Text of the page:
From Palmdale, California, USA:
I want to know about early pregnancy for a teenager with diabetes. What are the risks? What do you suggest? I am looking for information for my sister to give to my 10 or 11 year old niece.
Your question is very broad. I would strongly suggest that you peruse this web site for more detailed information provided in the answers to previous questions along this line. However, I can give a brief summary. The key to a successful pregnancy in a woman with diabetes is good glucose control both before and during the pregnancy. The first eight to ten weeks are when the developing embryo is most susceptible to the effects of hyperglycemia resulting in abnormalities. Heart and spine defects are classically associated with uncontrolled diabetes, but any organ system is at risk. Therefore, she should work with her endocrinologist to bring her hemoglobin A1c into the normal range prior to conception. Folic acid supplementation may also reduce the risk of spina bifida. An additional risk factor is the presence of any organ damage in the mother (kidneys in particular, especially if there is associated hypertension). Thus, she should have her eyes and kidneys examined periodically prior to conception.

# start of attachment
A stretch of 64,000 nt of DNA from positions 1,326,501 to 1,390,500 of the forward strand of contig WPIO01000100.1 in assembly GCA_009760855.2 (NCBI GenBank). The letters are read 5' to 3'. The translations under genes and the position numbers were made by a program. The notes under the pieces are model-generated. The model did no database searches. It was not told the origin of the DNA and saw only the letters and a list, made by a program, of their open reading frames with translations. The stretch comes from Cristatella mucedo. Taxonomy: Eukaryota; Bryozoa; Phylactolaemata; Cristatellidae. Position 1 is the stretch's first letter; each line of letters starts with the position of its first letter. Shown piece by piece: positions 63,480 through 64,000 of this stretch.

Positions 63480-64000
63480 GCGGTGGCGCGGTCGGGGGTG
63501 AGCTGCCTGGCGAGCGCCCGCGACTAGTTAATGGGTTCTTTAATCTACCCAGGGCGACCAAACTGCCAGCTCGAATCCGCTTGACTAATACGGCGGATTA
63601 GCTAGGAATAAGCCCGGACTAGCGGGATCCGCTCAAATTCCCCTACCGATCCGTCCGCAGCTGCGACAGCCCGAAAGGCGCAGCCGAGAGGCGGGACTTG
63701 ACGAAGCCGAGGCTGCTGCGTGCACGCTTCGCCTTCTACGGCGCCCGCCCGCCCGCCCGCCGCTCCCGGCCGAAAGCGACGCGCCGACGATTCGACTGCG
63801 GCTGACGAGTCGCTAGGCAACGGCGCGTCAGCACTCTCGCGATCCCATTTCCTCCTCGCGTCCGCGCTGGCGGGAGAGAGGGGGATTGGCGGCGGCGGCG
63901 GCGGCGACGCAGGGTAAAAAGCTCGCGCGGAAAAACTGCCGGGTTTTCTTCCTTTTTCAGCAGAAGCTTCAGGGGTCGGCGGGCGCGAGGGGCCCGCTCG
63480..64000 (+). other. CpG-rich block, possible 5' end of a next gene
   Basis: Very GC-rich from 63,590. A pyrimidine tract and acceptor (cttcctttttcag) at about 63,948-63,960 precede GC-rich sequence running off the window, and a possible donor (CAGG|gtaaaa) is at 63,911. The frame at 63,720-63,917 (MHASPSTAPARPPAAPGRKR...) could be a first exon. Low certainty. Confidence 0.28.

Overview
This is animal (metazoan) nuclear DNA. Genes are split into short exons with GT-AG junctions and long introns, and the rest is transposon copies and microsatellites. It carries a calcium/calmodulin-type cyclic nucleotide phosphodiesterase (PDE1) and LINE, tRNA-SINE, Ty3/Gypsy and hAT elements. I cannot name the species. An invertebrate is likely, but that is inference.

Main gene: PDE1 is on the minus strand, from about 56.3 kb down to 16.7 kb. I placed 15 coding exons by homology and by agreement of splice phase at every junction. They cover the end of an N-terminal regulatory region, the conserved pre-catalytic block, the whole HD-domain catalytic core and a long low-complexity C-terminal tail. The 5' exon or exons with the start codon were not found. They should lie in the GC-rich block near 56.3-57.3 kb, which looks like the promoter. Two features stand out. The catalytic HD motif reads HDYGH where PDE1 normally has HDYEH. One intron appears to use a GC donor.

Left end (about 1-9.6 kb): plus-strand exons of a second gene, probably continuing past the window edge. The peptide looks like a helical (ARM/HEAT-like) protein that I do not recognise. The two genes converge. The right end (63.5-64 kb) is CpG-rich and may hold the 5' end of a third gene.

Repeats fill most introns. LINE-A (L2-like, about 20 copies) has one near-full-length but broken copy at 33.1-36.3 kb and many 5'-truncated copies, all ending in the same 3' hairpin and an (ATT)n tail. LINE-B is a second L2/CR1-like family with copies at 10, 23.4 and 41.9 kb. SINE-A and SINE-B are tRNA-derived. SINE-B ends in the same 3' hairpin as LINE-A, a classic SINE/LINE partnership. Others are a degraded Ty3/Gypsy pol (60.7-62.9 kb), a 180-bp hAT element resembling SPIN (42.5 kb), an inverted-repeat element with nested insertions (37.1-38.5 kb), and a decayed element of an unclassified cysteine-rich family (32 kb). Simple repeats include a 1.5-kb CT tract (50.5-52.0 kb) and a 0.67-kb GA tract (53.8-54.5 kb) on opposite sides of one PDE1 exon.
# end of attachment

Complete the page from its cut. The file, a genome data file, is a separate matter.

During the course of the pregnancy, she will have several ultrasound examinations to look for fetal abnormalities and to make sure the baby is growing appropriately. In the later part of the pregnancy, she will have serial testing for fetal well-being. Historically, babies frequently died during the third trimester. However, with close surveillance, this risk has been reduced to that of someone without diabetes.
With care from an endocrinologist and a high risk pregnancy specialist (perinatologist), women with diabetes can have good pregnancy outcomes.
Original posting 4 Mar 2006
Posted to Pregnancy
Last Updated: Tuesday April 06, 2010 15:10:06
This Internet site provides information of a general nature and is designed for educational purposes only. If you have any concerns about your own health or the health of your child, you should always consult with a physician or other health care professional.
This site is published by T-1 Today, Inc. (d/b/a Children with Diabetes), a 501c3 not-for-profit organization, which is responsible for its contents.
© Children with Diabetes, Inc. 1995-2015. Comments and Feedback.